Eternals makes its aims clear, but the whole enterprise is frictionless, resulting in one of the most flavorless Marvel films to date.
Meet the Eternals, featured in Marvel’s interminable newest installment bearing their name. A band of ageless superheroes brought to Earth eons ago to protect humanity (a thing they absolutely do not seem to have done, ever). Each with a different boring ability — super-speed, mind-control, one is “the Goddess of War,” and a couple of them can shoot laser beams or something — they appear to have spent their centuries either moping about or meddling in human affairs, like giving us the gift of technology, 2001-style, which comes in the form of a copper knife for some reason. Why would you give humanity weapons? Ask again later. They also fight these dumb aliens called Deviants sometimes.
There’s a lot to take in across this 160-minute mammoth, which in addition to introducing a whole new branch of the MCU, has also been charged with diversifying Marvel’s representational bona fides. The cast includes multiple performers of color, including sort-of main character Sersi (Gemma Chan), whose power is turning stuff into other stuff, and Kumail Nanjiani as Kingo (one of the laser beam guys). Bryan Tyree Henry is also here as Phastos (he’s their tech guy), who is also Marvel’s first openly gay character. Makkari (Lauren Ridloff) is also deaf. These may be baby steps as far as progress goes, but that doesn’t make them less laudable. The problem, however, is the characters are barely sketched beyond these identity markers, making, say, more prominent characters like Richard Madden’s Ikaris, who is just a white dude (who also shoots lasers), seem even more dull by comparison.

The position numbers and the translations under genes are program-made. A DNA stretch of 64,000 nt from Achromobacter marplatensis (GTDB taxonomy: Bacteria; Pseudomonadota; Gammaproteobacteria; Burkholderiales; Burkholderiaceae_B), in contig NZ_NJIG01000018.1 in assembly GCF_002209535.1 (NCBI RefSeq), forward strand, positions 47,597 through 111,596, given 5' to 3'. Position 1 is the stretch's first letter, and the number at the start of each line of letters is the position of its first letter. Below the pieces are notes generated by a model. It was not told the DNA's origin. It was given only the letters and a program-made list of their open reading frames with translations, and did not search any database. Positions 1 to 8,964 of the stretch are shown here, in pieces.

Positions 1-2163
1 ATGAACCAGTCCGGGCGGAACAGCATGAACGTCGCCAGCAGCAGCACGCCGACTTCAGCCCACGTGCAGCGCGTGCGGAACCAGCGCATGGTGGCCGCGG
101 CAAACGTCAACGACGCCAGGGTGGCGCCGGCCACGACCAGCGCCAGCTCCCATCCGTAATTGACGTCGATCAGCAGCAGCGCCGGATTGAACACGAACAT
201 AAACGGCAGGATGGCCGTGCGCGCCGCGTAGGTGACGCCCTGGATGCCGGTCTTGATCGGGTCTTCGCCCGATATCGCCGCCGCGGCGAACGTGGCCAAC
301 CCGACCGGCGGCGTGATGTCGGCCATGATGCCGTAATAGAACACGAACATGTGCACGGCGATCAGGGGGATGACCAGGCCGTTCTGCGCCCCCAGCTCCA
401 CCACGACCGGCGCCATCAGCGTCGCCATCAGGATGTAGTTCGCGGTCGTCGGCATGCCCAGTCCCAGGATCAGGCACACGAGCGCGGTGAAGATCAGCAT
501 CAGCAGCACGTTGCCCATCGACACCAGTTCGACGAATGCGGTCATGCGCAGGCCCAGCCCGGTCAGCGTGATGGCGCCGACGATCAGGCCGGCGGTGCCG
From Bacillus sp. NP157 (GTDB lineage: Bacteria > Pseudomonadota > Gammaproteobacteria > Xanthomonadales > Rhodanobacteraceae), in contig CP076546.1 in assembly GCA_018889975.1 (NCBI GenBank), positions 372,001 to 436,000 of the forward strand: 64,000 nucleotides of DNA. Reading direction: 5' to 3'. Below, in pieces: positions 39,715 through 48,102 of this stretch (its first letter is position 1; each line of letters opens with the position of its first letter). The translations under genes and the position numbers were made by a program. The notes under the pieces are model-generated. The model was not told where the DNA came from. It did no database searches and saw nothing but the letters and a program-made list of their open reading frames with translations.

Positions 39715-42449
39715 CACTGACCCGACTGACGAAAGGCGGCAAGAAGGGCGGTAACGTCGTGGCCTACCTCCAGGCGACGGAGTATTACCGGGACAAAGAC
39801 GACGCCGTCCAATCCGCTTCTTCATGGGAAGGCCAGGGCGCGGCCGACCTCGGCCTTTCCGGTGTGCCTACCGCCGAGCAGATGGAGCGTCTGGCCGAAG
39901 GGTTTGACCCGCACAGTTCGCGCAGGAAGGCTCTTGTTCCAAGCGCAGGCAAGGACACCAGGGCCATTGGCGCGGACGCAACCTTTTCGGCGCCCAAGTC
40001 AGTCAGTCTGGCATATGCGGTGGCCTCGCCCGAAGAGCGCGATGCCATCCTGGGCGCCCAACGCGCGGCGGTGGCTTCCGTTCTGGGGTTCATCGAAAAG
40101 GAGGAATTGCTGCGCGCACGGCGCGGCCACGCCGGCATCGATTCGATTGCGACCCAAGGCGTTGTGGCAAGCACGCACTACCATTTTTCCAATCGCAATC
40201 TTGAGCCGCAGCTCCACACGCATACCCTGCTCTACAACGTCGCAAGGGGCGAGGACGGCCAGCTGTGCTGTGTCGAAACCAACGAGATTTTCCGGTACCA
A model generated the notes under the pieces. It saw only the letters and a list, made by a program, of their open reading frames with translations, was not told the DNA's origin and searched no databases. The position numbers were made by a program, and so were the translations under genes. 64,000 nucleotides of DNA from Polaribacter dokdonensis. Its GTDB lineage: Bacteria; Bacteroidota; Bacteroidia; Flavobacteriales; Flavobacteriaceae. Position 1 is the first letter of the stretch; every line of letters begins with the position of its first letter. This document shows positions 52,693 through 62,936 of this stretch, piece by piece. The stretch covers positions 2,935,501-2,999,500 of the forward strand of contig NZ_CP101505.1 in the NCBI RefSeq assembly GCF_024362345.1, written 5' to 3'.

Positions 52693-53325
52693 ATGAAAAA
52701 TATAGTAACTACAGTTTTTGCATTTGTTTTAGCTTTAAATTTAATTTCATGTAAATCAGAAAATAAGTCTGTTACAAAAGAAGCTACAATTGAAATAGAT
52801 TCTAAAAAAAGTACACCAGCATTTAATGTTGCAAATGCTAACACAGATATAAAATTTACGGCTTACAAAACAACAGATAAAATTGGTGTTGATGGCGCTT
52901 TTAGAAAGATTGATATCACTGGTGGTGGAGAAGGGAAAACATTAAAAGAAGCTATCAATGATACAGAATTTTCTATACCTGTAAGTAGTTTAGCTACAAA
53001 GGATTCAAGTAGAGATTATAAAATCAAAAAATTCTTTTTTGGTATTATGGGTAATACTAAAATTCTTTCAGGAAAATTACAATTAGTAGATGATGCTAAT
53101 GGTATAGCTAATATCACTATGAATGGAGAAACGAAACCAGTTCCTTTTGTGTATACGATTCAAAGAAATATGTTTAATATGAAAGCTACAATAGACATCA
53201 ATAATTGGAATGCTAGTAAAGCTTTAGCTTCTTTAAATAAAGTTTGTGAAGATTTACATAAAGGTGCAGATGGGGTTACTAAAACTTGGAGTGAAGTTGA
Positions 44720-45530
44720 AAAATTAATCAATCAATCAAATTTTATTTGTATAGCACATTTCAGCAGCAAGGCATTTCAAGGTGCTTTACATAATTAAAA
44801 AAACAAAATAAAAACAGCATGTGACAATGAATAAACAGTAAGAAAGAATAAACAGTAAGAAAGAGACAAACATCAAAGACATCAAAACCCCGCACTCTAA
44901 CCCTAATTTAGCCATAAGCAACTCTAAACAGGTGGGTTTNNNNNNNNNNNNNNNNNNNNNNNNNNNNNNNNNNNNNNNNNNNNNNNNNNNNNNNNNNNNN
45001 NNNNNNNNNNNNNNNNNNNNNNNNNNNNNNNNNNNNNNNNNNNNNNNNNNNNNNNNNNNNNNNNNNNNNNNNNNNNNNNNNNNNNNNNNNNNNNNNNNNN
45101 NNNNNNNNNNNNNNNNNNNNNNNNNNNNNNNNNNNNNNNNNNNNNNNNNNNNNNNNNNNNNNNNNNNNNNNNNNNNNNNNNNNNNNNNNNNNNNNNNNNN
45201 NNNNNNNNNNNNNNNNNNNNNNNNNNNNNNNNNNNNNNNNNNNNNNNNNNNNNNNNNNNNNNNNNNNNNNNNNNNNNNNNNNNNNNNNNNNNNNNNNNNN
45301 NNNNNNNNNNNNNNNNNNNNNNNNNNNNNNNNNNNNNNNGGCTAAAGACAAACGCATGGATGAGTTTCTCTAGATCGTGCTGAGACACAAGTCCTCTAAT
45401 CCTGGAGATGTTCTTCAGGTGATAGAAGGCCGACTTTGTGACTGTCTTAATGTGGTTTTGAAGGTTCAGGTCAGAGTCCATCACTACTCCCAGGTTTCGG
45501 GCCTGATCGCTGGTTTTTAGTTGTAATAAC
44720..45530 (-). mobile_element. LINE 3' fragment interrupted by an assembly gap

The story they’re populating could also hardly be more generic. There’s an attempt to generate drama by building the plot around a reunion of sorts: the team fractured years ago as their mission seemed to peter out, but the death of their former leader Ajak (Salma Hayek, wasted) brings them back together to confront an old alien threat. A great deal of the story is expository flashback meant to fill in the gaps of their various histories, but it also leads to ludicrous tangents like the reveal that Phastos taught humans how to make the atomic bomb that destroyed Hiroshima (much to his chagrin), or that they’re all actually sort of robots (something that would appear to undercut the stabs at diversity, but let’s not start nitpicking).
It all comes under the supervision of newly-Oscar-winning director Chloé Zhao, who in Eternals’ publicity has been named as the one to change the reputation of these films as being visually indistinct. She mostly fails. That’s not because Eternals looks just like all the other MCU films, but because the visual dynamic she’s brought to this one is both drab and ill-used; the on-location vistas she shoots are indeed lovely, but they’ve also been smeared with a bunch of digital doubles and crummy CGI monsters (the Deviants themselves wouldn’t be out of place, design-wise, in some mid-’90s junk or a network sci-fi TV show). That pretty, real sunset still has a bunch of fake people flying around it, throwing computer-generated rocks and stuff.
So in the end, it turns out all these half-assed attempts to be more diverse and dynamic have actually left a movie behind that’s as frictionless as possible. Zhao is obviously a capable filmmaker, but her talents are put to no discernible use here. The representationally progressive cast is given nothing to do. The script is still a jumble of clunky dialogue and exposition dumps with no stakes until the typical VFX-packed climactic fights. Eternals is one of the most flavorless films in the Marvel Universe, maybe even ever.